construction stage now I mean, and are actually creating jobs for


companies like us. We have managed to win a number of these contracts


up there. If I was a businessman looking for a public sector


contract in Wales the easiest thing to do is go onto this website. The


Welsh Government we're told three years ago that every public sector


contract should appear here. They say they've done. That but we're


told it isn't always the case. This man made that recommendation. He


says there needs to be a change of emphasis in how the purchasing


power of the Welsh Government and Councils operate. The taxpayer


always has to get value for money. That essential. But the key


performance indicators by which procurement officials and officers


are judged often just focus on that to the detriment of wider


objectives. For example, what our research would suggest is that if


the key performance indicators, the standards by which public sector


purchasers are judged when they carry out procurement activity, if


they were different, they might purchase differently. That could


have more benefit for Wales. According to the CBI if the Welsh


Government used more Welsh companies, it could create over


20,000 jobs. That, at a time when they're dearly needed.


Jane Hutt is the Welsh Government's Finance Minister. I asked whether


the CBI's suggestion that the Welsh economy is suffering because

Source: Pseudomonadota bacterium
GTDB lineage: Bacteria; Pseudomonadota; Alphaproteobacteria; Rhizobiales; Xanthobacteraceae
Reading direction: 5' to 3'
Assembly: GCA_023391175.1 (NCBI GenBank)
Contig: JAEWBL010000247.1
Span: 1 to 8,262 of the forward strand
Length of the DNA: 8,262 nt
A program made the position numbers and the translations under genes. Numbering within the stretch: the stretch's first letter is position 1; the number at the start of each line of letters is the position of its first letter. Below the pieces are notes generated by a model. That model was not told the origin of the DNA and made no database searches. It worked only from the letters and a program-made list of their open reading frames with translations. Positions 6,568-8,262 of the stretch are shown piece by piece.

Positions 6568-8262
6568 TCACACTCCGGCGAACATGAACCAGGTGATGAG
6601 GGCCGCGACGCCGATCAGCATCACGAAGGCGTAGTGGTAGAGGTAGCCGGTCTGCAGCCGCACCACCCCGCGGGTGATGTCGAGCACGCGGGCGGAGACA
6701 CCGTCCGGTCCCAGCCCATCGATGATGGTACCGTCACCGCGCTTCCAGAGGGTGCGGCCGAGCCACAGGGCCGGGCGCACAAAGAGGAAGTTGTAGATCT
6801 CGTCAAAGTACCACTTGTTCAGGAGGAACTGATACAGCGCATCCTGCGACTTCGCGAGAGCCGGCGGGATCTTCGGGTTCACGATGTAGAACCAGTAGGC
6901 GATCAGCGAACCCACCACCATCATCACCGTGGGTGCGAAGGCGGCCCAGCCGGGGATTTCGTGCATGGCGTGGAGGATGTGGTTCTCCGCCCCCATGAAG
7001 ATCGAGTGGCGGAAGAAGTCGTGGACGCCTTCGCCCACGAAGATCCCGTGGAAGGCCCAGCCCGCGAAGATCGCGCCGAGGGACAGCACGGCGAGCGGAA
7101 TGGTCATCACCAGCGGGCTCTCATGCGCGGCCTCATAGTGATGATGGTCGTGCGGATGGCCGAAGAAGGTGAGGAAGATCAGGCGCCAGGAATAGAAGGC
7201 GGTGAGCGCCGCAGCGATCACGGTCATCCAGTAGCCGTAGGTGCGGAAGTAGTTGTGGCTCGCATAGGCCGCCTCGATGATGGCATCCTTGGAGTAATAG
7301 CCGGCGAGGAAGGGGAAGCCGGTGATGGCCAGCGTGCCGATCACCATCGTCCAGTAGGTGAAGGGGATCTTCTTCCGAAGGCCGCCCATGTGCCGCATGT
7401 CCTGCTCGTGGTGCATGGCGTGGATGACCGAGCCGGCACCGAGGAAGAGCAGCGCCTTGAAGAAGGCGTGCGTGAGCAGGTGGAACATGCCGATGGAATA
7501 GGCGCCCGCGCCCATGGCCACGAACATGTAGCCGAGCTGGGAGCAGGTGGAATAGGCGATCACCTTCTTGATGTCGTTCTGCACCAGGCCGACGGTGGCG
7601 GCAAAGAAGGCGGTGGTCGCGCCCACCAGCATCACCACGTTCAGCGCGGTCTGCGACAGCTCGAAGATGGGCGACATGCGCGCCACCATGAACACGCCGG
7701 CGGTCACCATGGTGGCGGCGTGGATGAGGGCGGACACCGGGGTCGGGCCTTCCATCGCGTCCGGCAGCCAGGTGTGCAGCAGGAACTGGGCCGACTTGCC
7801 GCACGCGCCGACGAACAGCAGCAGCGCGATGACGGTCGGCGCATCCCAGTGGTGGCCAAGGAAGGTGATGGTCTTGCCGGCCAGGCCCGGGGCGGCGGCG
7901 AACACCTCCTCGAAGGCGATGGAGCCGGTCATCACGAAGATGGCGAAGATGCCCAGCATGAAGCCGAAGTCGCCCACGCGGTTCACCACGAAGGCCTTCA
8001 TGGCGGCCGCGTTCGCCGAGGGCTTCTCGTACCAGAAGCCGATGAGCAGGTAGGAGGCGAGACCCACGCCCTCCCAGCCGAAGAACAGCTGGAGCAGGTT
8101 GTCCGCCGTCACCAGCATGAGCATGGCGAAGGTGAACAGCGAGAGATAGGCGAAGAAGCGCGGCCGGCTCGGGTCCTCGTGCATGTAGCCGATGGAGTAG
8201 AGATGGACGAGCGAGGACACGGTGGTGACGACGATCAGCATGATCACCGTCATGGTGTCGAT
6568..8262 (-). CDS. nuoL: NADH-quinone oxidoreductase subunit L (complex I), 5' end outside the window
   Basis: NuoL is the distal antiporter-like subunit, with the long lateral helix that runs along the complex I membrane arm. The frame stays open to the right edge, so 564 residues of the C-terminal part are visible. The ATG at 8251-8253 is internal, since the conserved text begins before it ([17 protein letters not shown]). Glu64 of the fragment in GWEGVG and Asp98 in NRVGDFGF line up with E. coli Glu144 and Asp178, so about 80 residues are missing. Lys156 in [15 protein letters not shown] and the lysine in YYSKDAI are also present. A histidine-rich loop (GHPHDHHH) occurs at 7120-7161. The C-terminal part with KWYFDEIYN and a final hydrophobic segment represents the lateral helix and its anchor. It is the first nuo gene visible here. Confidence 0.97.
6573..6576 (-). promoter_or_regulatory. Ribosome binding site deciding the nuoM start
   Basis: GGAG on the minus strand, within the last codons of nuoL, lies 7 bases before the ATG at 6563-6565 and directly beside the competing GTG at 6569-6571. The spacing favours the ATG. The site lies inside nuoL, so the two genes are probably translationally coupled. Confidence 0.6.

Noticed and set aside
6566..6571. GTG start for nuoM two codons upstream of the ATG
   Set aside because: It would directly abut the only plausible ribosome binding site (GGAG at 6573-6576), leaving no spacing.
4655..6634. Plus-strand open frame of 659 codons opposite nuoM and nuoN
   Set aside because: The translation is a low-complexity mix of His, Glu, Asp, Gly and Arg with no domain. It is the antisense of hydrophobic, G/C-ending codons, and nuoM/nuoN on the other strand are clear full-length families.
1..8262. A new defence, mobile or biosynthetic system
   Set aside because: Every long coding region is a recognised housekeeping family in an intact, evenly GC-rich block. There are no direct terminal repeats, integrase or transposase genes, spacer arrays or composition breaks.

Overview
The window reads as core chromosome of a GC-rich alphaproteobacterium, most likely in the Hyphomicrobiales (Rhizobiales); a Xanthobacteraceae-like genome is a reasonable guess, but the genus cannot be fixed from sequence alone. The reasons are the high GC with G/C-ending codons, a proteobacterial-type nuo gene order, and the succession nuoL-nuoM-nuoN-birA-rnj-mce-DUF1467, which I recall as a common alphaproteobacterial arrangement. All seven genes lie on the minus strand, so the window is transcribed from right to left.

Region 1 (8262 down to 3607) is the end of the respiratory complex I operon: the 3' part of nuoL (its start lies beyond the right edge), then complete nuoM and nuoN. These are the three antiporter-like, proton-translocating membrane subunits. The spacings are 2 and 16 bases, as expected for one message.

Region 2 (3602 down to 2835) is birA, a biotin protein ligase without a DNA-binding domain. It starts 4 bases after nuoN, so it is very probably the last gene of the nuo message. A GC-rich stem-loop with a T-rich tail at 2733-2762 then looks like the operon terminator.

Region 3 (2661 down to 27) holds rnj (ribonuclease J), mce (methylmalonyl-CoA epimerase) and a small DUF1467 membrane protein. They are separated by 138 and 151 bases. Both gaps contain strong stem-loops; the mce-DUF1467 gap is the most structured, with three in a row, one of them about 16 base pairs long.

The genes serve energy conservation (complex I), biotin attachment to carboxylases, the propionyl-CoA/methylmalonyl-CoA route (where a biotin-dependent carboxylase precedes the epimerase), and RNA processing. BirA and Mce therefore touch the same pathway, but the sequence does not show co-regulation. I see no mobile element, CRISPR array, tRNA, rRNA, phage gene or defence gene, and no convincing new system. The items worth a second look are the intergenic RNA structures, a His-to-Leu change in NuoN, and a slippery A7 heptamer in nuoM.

ministers are ideologically opposed to the private sector delivering


public services is true? Absolutely not. In fact, Emma Watkins gave a


speech on procurement, because this is a key lever to grow the economy


and said we were moving in the right direction. Clearly, our


ambition for every public Welsh pound we have that should be there


to support the economy and to support Wales-based businesses.


Statistics prove we are making a difference. Currently Welsh


business gets around 52% of the public procurement budget. Do you


have a target to raise that? We've made progress because it was down


to 35% in 2003. That's gone up to 52%. As Emma Watkins has said for


every 1% you get a thousand jobs. In the latest statistics, when you


look at SMEs and the fact that they are benefiting enormously out of


public sector awards, if we looked at some of the money I announced


with the Wales infrastructure investment plan, for example, RBED,


an important regeneration scheme, a Welsh company, won that contract,


huge opportunities for local business. I'm sure they're very


pleased about that. But the fact is Emma Watkins is on Dragon's Eye


this evening saying that according to some of her members the Welsh


Government has ideological and political opposition to that. If


that isn't true, are there robust targthaets you're aiming for to


increase that, 52% of Welsh businesses getting the public


procurement budget to a higher amount, for example,, a 10% rise


would see an extra 10,000 jobs. Thafrpblgts would be excellent.


We're working to reduce and remove those barriers to procurement.


We've done good work on that and easing the way, simplyifying the